Home » Gardening » Image from page 382 of “Manual of gardening; a practical guide to the making of home grounds and the growing of flowers, fruits, and vegetables for home use” (1910)

Image from page 382 of “Manual of gardening; a practical guide to the making of home grounds and the growing of flowers, fruits, and vegetables for home use” (1910)

Identifier: manualofgardenin01bail
Title: Manual of gardening; a practical guide to the making of home grounds and the growing of flowers, fruits, and vegetables for home use
Year: 1910 (1910s)
Authors: Bailey, L. H. (Liberty Hyde), 1858-1954
Subjects: Gardening
Publisher: New York, The Macmillan company
Contributing Library: The Library of Congress
Digitizing Sponsor: The Library of Congress

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Text Appearing Before Image:
ciallyC. speciosa; celtis; cercis, both American and Japanese; flower-ing dogwood, profusely native; white ash; ginkgo; kcelreuteria;sweet gum (liquidambar); American linden; tulip tree; mag-nolias much as for the North; China-berry (Melia Azedarach);Texas umbrella-tree (var. umbraculiformis of the preceding);mulberries; oxydendrum; paulownia; oriental plane-tree;native oaks of the regions; Robinia Pseudacacia; weepingwillow; Sophora Japonica; Sterculia platanifolia; Americanelm. Broad-leaved evergreens of real tree size useful for the Southmay be found among the cherry laurels, magnolias, and oaks.Among the cherry laurels are: Portugal laurel (Prunus Lusi-tanica), English cherry laurel in several forms (P. Laurocerasus),and the mock-orange or wild orange (P. Caroliniana).In magnolia, the splendid M. grandiflora is everywhere used.In oaks, the live-oak (Quercus Virginiana, known also asQ. virens and Q. sempervirens) is the universal species. Thecork oak (Q. Suber) is also recommended.

Text Appearing After Image:
THE ORNAMENTAL PLANTS — CONIFERS 331 8. Coniferous Evergreen Shrubs and Trees In this country the word evergreen is understood to meanconiferous trees with persistent leaves, as pines, spruces, firs,cedars, junipers, arborvitse, retinosporas, and the like. Thesetrees have always been favorites with plant lovers, as they havevery distinctive forms and other characteristics. Many ofthem are of the easiest culture. It is a common notion that, since spruces and other conifersgrow so symmetrically, they will not stand pruning; but this isan error. They may be pruned with as good effect as othertrees, and if they tend to grow too tall, the leader may be stoppedwithout fear. A new leader will arise, but in the meantime theupward growth of the tree will be somewhat checked, and theeffect will be to make the tree dense. The tips of the branchesmay also be headed in with the same effect. The beauty of anevergreen lies in its natural form; therefore, it should not besheared into unusual shapes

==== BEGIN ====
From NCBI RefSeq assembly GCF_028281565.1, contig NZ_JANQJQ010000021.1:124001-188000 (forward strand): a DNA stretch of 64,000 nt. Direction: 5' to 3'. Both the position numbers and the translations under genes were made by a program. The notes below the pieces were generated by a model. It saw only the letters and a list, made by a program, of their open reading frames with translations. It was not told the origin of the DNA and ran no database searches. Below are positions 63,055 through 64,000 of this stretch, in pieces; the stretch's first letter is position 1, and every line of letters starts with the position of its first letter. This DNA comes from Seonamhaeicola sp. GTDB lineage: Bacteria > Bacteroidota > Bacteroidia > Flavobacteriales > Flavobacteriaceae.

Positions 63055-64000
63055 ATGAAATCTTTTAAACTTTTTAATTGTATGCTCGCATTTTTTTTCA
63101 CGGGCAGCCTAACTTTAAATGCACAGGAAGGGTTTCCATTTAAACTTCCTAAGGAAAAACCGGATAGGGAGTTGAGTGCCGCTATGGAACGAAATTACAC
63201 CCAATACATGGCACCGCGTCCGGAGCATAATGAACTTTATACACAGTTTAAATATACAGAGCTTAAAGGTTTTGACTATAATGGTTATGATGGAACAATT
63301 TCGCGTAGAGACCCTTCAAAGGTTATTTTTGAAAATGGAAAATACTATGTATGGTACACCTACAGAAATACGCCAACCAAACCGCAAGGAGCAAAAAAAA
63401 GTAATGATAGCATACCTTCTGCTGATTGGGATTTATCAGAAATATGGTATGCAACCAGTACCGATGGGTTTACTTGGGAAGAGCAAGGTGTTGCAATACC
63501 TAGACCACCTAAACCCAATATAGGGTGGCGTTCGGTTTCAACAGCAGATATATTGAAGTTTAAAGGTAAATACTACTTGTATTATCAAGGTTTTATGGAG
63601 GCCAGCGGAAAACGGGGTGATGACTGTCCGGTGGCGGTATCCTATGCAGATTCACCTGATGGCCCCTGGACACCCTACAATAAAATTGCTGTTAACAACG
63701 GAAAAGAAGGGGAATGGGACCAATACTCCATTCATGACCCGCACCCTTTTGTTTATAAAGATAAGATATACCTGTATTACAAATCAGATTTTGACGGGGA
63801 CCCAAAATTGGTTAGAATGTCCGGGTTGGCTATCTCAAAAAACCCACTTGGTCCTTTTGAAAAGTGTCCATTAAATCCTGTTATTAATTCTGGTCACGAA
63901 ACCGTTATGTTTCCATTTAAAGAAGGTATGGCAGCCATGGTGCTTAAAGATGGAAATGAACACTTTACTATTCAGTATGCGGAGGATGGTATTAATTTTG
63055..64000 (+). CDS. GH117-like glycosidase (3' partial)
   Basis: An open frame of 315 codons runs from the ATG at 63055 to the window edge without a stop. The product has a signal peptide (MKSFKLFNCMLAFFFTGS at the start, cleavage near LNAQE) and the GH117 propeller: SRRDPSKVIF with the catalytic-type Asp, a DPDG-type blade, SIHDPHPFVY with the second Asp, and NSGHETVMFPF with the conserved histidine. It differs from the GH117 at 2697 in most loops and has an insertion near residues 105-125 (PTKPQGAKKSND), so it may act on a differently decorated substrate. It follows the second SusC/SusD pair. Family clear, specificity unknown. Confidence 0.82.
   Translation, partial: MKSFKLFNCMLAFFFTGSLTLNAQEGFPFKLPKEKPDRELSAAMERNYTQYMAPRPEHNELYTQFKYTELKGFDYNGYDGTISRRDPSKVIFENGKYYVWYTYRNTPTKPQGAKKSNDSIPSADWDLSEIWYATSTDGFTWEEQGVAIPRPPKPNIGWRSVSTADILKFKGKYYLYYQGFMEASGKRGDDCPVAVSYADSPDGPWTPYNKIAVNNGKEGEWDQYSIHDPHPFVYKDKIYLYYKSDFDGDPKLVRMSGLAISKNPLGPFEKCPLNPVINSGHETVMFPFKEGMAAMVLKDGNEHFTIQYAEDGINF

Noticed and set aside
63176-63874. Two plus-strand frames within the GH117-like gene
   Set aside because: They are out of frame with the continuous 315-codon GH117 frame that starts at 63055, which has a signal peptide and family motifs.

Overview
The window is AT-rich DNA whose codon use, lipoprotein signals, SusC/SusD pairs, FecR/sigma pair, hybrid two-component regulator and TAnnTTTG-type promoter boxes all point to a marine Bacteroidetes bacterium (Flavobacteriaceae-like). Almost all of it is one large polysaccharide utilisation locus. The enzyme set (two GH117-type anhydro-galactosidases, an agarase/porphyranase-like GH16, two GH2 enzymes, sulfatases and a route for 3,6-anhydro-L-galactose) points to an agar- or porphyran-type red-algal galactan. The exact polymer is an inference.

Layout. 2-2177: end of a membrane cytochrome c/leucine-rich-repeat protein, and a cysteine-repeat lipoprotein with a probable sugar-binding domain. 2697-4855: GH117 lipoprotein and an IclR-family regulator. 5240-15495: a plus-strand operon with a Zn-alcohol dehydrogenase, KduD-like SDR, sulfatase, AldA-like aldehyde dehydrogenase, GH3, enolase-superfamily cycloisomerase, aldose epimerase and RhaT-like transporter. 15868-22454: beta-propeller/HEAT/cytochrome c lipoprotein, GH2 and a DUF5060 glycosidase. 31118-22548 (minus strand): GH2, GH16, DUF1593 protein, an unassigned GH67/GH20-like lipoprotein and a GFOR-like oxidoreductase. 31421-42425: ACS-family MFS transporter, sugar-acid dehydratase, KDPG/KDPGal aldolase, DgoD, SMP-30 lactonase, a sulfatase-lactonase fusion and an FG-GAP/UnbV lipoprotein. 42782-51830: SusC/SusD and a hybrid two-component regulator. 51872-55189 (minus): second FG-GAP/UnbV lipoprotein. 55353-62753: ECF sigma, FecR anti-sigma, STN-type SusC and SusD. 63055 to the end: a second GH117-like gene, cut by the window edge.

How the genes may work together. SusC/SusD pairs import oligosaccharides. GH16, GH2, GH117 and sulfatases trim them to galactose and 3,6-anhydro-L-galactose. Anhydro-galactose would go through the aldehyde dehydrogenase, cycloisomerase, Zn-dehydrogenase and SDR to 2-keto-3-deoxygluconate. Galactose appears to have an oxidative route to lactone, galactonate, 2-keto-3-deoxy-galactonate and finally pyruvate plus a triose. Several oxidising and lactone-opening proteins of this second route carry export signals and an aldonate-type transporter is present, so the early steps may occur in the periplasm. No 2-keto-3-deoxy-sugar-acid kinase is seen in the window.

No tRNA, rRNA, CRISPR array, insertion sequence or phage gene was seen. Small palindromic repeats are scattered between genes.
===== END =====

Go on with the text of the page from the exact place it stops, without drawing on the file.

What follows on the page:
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Please note that these images are extracted from scanned page images that may have been digitally enhanced for readability – coloration and appearance of these illustrations may not perfectly resemble the original work.

Posted by Internet Archive Book Images on 2014-07-28 18:57:55

Tagged: , bookid:manualofgardenin01bail , bookyear:1910 , bookdecade:1910 , bookcentury:1900 , bookauthor:Bailey__L__H___Liberty_Hyde___1858_1954 , booksubject:Gardening , bookpublisher:New_York__The_Macmillan_company , bookcontributor:The_Library_of_Congress , booksponsor:The_Library_of_Congress , bookleafnumber:382 , bookcollection:library_of_congress , bookcollection:biodiversity , bookcollection:fedlink , BHL Collection , BHL Consortium

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